But that is not the only thing that makes saving Lava problematic. It is not easy getting a dog out of Baghdad. Paperwork has to be completed. Borders are highly guarded and it is difficult for anyone to pass the border. The Marine couldn’t do it by himself because he was on duty. He got a reporter, an Iraqi, a military dog handler, and many more people to help.

Not only was there the risk of the Lieutenant Colonel getting in trouble for breaking the rules with a pet, but there was a risk to Lava as well. His very life was in danger. If a commanding officer gave the order to shoot all stray dogs, Lava could be a victim as well since he is not supposed to be a pet. Sadly, orders such as this are sometimes given out and then carried out meticulously. Lieutenant Colonel Jay Kopelman says, “… and I’ll be damned if I’m going to let anyone shoot my puppy.”

Lieutenant Colonel Jay Kopelman also shares some information about the elite military working dogs. These dogs definitely save lives since they are a thousand times better than any machine that humans have designed to detect bombs. As such, they are treated extraordinarily well while in service. But the reality is that when they retire, most are unadoptable and so have to be euthanized.

I mention and Jay Kopelman mentions these dogs because it is through one of the handlers of these dogs that Lava gets help. As stated before, saving Lava was not easy. Lieutenant Colonel Jay Kopelman does everything he can to get Lava to the US but he is forced to rely on others for assistance. He is oftentimes helpless as he waits anxiously to hear news on Lava’s status. “I pray that if Lava doesn’t make it through, he’ll find a body somewhere in Baghdad to keep him alive for just one more day.” “… I want Lava to stay alive… I want to know he’s breathing and leaping after dust balls and chasing imaginary enemies in his sleep.”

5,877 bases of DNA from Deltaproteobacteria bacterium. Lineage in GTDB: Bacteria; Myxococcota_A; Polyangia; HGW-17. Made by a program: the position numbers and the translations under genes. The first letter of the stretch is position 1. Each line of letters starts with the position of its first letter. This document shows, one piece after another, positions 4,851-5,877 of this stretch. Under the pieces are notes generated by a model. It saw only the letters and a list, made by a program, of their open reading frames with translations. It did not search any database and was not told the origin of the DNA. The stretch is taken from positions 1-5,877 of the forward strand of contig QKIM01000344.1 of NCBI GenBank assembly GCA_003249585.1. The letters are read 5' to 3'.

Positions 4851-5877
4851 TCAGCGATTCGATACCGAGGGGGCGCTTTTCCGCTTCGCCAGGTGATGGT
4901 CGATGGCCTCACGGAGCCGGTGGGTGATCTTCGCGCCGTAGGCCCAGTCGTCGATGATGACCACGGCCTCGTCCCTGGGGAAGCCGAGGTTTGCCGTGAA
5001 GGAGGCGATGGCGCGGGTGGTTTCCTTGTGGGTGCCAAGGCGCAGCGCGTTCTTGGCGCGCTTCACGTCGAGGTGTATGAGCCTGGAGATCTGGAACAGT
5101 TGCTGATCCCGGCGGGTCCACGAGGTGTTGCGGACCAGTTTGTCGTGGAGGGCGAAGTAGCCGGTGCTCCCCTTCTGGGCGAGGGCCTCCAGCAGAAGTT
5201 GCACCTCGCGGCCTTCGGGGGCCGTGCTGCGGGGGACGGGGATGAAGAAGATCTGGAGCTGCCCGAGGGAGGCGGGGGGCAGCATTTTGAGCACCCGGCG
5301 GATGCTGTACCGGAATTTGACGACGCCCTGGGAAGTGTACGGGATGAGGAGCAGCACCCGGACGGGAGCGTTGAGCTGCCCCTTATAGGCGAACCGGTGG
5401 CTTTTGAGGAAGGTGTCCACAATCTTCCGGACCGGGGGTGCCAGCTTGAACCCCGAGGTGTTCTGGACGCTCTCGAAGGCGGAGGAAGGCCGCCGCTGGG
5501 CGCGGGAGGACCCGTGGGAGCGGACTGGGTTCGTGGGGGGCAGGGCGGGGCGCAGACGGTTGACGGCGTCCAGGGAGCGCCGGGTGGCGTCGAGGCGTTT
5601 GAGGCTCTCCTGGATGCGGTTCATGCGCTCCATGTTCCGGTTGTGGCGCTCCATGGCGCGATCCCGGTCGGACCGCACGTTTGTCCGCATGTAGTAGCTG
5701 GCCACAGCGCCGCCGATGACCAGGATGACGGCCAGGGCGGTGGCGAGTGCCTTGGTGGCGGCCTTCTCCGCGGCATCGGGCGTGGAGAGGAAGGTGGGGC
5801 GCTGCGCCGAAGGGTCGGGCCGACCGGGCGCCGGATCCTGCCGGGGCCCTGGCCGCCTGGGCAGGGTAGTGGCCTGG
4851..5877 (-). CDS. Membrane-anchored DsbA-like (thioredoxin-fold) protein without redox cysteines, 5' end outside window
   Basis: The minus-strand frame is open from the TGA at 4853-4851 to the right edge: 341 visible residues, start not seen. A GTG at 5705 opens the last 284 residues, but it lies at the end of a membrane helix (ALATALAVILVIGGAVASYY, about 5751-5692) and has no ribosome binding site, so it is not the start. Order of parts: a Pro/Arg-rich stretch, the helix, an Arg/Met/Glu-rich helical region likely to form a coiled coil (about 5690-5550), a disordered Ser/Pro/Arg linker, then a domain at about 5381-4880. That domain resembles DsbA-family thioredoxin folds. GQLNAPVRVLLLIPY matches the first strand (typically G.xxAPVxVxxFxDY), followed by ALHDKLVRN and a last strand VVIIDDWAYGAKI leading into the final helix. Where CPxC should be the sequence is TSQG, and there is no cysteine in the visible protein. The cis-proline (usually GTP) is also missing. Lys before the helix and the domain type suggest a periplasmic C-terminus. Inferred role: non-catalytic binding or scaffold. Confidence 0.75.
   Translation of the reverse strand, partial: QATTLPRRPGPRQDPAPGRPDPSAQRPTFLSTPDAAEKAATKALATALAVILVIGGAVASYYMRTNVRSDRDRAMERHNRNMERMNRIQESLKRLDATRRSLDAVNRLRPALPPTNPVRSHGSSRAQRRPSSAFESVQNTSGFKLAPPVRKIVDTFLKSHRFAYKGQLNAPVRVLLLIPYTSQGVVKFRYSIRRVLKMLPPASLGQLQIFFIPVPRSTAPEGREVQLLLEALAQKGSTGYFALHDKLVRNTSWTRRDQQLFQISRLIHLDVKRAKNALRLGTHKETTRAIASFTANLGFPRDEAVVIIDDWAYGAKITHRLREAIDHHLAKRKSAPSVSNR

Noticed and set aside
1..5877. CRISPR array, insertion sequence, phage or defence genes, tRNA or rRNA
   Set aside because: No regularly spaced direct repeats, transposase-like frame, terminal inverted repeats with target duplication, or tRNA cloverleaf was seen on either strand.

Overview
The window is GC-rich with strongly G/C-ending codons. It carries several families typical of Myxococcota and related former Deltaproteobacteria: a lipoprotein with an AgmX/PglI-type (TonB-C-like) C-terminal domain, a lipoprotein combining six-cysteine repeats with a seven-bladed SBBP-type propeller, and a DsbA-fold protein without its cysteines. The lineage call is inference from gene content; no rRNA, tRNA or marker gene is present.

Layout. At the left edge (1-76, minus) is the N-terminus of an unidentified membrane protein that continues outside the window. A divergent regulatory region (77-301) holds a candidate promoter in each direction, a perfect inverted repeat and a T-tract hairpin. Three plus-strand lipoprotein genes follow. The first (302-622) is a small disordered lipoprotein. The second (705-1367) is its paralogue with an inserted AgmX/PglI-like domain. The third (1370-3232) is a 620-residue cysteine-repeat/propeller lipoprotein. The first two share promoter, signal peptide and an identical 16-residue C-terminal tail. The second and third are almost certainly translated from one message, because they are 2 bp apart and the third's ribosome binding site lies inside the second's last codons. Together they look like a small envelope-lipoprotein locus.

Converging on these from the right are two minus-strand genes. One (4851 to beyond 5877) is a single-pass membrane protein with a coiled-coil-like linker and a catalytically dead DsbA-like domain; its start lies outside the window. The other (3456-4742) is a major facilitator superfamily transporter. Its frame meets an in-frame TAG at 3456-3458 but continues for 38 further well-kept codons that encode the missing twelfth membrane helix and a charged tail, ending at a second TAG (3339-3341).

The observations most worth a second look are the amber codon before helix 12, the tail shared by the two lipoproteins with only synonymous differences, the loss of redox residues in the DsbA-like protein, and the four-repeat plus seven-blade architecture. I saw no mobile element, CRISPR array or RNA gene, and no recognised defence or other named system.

It took several tries before Lava finally made it to the US. When the Marine found out, he admitted that he cried with joy and relief. When Lava arrives in the US, Lieutenant Colonel Jay Kopelman is there waiting. While waiting, the news media asks, “What would you tell people who might suggest your time would have been better spent saving people instead of a dog?” He never answered the question, but this is what he would have liked to say, “… we’re not supposed to save anybody, it’s not our job, and if it was, we’d be shipping peace activists by the boatload over here to try to talk the insurgents into liking us.” He is also thinking, “Why wasn’t my time spent helping people instead of a puppy? I don’t know, and I don’t care, but at least I saved something.”

War is ugly. You have to wonder how these men and women involved make it through. How is it that they all don’t end up with post-traumatic stress syndrome? When all they are doing is killing and seeing death, how can they keep their sanity? “From Baghdad, with Love” is amazing because it shows that even when surrounded by the most inhumane conditions, that these trained killers can still be subdued with human emotion. If a fuzzy ball of fur can melt the heart of a trained killer, then there is hope for us all.